Cathy Spence: Crooked Eye
Cathy Spence came to Houston an the FotoFest Reviews with a poignant and personal project, Crooked Eye, that captures the normal life of a boy with oculocutaneous albinism while focusing on the struggles of both albinism and adolescence. The work is painterly, quiet, and sensitive, as a mother’s gaze finds beauty and mystery in the worlds of growing up.
Cathy Spence is a fine art photographer living and working in Beaumont, Texas. She received a Bachelor of Fine Arts degree in 1997 from Lamar University. Cathy has photographs in the Wittliff Collection of Southwestern and Mexican Photography, Museum of Fine Arts Houston, and the Humanities Research Center at the University of Texas in Austin. She was awarded the Houston Center of Photography Fellowship in 1998. Her work has been included in group shows: “Fotofest: New Discoveries,” PDNB Gallery, Dallas, Texas, 1998; “Will Power” Rudolph Poissant Gallery, Houston, Texas, 1998; “Nude,” PDNB Gallery, Dallas, Texas, 1999; “Braun, Francois, Spence, King,” Stephen L. Clark Gallery, Austin, Texas, 2001; and the traveling exhibition “Inside/Outside,” which showcased ten Texas women photographers selected by Anne Tucker, former curator of photography at MFAH. Her solo exhibitions “Saints and Satyrs” appeared at the Art Studio, Beaumont, Texas, 2000; and Stephen L. Clark Gallery, Austin, Texas, 2003.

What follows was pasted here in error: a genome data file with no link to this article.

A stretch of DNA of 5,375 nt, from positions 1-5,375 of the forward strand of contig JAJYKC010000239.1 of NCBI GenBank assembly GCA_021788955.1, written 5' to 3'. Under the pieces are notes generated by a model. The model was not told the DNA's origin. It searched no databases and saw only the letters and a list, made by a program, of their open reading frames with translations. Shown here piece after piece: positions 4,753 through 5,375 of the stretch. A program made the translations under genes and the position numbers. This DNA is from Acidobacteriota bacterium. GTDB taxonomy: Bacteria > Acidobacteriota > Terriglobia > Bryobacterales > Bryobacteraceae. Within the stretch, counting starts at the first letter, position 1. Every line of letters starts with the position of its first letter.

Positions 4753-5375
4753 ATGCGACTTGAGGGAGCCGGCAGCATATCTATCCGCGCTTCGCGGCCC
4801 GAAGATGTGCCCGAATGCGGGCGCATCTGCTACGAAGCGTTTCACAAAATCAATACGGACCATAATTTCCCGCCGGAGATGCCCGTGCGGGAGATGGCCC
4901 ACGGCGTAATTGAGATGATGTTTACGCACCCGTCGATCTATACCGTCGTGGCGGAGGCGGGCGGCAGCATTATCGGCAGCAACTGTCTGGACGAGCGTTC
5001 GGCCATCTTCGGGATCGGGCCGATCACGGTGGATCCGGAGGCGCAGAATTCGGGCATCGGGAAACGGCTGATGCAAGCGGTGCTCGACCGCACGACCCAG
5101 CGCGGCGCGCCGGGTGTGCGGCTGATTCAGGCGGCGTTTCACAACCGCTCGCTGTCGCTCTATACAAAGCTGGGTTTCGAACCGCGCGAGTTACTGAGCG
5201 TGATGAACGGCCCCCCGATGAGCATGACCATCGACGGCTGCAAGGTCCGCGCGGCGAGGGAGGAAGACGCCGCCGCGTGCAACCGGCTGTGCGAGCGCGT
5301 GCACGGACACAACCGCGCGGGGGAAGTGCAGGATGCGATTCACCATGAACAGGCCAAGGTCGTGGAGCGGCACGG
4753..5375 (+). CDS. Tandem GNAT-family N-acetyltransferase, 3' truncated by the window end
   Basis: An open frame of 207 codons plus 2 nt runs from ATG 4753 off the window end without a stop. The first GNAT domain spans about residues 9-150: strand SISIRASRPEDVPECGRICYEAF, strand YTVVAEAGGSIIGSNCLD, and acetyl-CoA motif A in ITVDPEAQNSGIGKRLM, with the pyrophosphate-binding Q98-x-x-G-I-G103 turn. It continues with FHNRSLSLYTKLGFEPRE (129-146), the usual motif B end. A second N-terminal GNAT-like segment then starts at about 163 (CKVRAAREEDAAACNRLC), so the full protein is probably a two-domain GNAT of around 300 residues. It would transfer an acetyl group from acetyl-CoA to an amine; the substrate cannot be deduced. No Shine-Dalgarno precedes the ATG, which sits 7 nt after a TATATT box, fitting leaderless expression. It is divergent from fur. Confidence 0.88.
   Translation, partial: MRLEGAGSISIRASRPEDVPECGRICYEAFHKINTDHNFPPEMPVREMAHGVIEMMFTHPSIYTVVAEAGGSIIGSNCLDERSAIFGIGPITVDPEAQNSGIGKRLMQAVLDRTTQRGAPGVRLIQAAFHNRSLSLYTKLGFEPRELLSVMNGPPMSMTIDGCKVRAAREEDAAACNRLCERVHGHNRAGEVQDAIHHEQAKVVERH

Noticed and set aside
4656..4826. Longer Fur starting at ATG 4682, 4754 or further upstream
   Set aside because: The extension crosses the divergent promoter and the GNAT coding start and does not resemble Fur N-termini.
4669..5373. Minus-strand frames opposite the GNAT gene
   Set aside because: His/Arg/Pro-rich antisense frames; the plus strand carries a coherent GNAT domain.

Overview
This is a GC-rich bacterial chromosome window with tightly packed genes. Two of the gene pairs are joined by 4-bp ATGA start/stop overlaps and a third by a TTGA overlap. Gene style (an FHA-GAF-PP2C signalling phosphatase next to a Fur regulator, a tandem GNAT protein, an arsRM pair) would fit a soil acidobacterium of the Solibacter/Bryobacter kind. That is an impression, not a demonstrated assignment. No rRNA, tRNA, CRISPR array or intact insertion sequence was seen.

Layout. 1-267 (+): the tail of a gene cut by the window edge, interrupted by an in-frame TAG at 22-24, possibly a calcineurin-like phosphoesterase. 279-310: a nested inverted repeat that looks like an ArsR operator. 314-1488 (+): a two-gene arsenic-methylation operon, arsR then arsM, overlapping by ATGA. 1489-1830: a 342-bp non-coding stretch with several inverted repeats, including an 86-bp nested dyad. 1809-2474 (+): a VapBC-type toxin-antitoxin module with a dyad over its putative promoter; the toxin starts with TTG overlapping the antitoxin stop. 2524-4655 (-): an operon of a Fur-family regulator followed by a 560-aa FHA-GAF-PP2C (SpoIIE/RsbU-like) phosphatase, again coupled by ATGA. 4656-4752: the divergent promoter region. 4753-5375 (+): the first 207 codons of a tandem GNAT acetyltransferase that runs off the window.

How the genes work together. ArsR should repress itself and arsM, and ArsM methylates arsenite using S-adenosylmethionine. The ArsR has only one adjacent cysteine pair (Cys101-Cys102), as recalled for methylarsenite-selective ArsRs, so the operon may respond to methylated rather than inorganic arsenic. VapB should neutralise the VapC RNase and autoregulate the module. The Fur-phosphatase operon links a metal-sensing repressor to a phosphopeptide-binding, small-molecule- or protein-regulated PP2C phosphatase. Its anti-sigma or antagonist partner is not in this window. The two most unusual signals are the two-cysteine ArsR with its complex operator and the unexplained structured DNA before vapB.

Wesley has a lazy eye he calls his “crooked eye.” Though albinism’s most noticeable characteristics are very pale skin and white hair, Wesley, like others with his condition, is genetically predisposed to have vision problems and often experiences societal pressures related to issues of identity as an adolescent with albinism.
His “crooked eye” is caused by strabismus, a condition where one or both eyes turn either inward or outward, causing a lack of depth perception. But this is only one of a long list of vision problems with which Wesley contends. Pigment in the eyes helps absorb light and cut down on glare. Lacking pigment, people with albinism suffer from photophobia, a sensitivity to light. Involuntary movement of the eyes, the misrouting of optic nerves, and fewer cones and rods needed to define detail also contribute to Wesley’s poor eyesight.
People with albinism often receive negative attention, harassment or, at the least, curious stares and thoughtless comments. Wesley has had thirteen years of dealing with the extra attention. Still, it leaves him feeling a bit like an outsider. Through these ongoing photographs of Wesley not only am I sharing the life of a preteen boy whose appearance sets him apart from friends and family, but also seeking to engage and educate viewers regarding visual impairment issues inherent in albinism.
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